What is the source for the Rambam's ruling?

1. The MAHARI KURKAS explains as follows. In our Gemara, Rami bar Chama asked Rav Chisda a question: "Regarding the Chavitei Kohen Gadol, how does one divide the *Chalos* -- with his hand or with a vessel?" It is obvious that according to this text, the Gemara is asking how one divides the already baked Chalos, and not the Isaron of flour before the baking. This text is a source for the ruling of the Rambam, and it is likely that this was his text in the Gemara. (The EIZEHU MEKOMAN points out that it is possible to learn the Gemara differently than the Rambam by merely reading the word "l'Chalos" with a "Sheva" beneath the "Lamed." This would make the question be, "How does one divide [the flour] *for the purpose of* [making] the Chalos?")

However, many texts of the Gemara do not include the word "Chalos" in the question. According to those texts, the question merely was, "How should one divide them, with one's hand or with a vessel?" Can this text still be a source for the Rambam's ruling?

2. The KESEF MISHNEH and the RADVAZ (in one of his explanations) says that the Gemara here is still a valid source for the Rambam. The Gemara continues and says that the reason the Chavitei Kohen Gadol must have been divided by hand is that it would be a "Siman Kelalah" (a bad omen) to weigh the amounts with a vessel. Why would this be a bad omen? RASHI (DH Kivan) explains that among the curses of the Tochechah, the verse states, "v'Heshivu Lachmechem b'Mishkal" -- "And they will bring back your bread by weight" (Vayikra 26:26). The Kesef Mishneh explains that this is the source for the Rambam's understanding of how the Chavitei Kohen Gadol were brought. The only thing in the verse that is a "Siman Kelalah" is weighing *bread*. The Gemara cannot be referring to measuring flour, since there is no source that weighing flour is a bad omen. It must be that the Chalos were cut in half, and the Gemara is discussing whether they could be measured by a vessel or only by hand.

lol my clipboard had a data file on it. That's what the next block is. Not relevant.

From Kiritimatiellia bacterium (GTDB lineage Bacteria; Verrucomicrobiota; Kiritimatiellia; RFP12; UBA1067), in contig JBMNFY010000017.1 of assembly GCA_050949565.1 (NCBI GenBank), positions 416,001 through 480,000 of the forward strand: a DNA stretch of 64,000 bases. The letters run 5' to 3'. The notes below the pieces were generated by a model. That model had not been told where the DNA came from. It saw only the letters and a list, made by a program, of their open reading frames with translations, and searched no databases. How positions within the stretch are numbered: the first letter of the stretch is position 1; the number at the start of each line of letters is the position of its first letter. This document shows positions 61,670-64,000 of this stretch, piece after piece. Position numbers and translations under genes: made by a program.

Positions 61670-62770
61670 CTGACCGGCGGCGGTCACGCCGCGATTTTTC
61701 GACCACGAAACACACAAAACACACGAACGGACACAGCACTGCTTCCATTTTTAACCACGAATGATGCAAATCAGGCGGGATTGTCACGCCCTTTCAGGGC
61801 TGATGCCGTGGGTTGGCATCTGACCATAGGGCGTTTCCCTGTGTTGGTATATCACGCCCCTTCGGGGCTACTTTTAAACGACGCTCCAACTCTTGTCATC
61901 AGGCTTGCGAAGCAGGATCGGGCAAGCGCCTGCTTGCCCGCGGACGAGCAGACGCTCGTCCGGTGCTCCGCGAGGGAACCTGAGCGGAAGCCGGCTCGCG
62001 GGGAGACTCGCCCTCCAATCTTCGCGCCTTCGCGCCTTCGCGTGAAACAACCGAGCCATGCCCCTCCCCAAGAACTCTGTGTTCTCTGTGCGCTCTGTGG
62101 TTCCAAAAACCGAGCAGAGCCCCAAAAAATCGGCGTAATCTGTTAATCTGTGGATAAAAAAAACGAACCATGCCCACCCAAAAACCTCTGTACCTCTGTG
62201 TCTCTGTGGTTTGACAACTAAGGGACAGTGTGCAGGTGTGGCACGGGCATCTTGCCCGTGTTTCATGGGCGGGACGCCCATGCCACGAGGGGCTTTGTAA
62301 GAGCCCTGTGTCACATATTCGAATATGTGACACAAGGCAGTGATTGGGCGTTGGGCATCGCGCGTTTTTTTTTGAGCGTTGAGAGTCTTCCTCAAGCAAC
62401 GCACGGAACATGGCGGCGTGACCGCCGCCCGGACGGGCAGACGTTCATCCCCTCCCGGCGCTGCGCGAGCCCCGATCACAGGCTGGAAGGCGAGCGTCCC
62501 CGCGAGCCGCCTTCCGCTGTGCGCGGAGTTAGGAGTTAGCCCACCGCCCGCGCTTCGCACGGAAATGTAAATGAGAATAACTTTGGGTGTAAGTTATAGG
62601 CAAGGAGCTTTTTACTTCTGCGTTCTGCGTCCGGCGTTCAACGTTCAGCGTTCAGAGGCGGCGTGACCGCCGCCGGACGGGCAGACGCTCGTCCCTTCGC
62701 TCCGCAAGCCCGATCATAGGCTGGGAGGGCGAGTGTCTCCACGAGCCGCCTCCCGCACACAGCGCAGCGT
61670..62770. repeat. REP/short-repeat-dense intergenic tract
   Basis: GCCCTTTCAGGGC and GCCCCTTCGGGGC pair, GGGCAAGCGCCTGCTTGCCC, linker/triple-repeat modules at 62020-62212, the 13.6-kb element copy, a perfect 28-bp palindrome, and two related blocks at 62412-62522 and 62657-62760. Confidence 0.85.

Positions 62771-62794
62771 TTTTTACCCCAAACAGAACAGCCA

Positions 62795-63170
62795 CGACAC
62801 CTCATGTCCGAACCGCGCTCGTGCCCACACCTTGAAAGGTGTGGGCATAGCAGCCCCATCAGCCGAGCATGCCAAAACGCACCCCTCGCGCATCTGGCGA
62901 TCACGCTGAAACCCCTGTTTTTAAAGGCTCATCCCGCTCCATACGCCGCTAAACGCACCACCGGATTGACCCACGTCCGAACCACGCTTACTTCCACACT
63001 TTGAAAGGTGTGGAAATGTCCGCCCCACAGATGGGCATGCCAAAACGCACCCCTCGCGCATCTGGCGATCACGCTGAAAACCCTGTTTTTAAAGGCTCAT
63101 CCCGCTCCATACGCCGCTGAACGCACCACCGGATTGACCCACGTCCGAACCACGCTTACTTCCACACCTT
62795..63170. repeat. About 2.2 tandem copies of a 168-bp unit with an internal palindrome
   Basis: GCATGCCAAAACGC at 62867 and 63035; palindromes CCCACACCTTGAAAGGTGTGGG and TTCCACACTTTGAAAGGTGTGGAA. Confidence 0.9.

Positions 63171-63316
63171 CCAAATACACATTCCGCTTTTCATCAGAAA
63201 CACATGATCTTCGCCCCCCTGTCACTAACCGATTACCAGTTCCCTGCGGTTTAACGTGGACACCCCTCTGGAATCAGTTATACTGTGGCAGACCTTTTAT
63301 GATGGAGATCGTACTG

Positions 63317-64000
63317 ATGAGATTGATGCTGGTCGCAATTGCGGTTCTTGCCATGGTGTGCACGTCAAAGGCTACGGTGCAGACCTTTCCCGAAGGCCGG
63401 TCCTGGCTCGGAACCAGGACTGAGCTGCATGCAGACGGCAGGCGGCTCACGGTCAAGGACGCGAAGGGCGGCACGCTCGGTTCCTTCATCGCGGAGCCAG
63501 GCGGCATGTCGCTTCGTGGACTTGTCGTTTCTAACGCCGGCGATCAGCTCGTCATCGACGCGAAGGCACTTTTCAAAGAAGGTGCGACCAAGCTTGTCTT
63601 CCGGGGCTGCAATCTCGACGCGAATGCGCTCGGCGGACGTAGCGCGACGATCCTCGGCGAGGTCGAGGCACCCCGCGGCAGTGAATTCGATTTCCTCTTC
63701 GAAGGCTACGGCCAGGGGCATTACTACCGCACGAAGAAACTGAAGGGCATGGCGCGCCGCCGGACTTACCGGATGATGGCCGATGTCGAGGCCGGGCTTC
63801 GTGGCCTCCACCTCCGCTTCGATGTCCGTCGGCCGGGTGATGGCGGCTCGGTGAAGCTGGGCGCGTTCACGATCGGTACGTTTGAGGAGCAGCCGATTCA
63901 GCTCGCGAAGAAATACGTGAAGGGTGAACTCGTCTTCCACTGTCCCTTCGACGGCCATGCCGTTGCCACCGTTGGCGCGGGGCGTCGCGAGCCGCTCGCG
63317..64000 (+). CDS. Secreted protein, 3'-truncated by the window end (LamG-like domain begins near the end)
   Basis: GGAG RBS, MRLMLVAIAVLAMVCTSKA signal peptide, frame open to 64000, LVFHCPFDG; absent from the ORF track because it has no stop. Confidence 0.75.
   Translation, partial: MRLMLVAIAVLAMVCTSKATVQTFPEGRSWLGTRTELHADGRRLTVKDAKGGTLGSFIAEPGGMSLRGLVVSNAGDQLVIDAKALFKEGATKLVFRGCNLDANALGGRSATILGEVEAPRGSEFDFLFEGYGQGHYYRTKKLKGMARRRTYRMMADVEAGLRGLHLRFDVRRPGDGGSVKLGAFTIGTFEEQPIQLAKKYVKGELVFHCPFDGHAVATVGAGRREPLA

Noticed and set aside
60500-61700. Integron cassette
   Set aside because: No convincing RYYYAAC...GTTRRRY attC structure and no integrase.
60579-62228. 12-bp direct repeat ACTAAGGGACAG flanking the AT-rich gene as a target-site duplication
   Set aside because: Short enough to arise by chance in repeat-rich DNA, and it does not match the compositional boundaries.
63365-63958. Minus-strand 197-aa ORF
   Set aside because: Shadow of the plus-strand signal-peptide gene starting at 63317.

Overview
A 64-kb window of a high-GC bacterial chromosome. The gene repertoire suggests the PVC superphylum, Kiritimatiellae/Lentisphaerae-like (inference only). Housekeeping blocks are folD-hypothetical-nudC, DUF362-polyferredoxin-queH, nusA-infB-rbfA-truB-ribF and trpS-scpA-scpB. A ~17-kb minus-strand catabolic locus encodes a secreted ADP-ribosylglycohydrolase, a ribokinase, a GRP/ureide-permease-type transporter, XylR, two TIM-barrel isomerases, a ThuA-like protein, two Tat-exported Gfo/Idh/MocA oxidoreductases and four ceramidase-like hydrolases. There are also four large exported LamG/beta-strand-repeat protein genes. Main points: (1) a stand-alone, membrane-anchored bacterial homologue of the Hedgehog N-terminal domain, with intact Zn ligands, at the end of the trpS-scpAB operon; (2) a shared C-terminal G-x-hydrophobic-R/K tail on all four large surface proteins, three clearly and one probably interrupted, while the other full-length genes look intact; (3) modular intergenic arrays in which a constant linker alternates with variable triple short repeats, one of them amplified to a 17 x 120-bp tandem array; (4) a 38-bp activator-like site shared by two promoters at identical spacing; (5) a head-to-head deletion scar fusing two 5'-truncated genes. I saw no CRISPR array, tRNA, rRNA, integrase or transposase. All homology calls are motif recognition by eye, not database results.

The CHESHEK SHLOMO uses this proof for the Rambam's explanation to answer another question. The Gemara asks this question only with regard to the Chavitei Kohen Gadol. Why does the Gemara not ask this question with regard to all Menachos in general? According to the above approach, the question is only applicable to the Chavitei Kohen Gadol, since this is the only Minchah which has *Chalos* which are split in half. The Gemara was unsure whether or not this constitutes a "Siman Kelalah" or not. It does not ask whether or not the other Menachos are split by hand or by vessel, since there is no reason to say that either one should be unfit. (Y. Montrose)

Next daf


For further information on
subscriptions, archives and sponsorships,
contact Kollel Iyun Hadaf,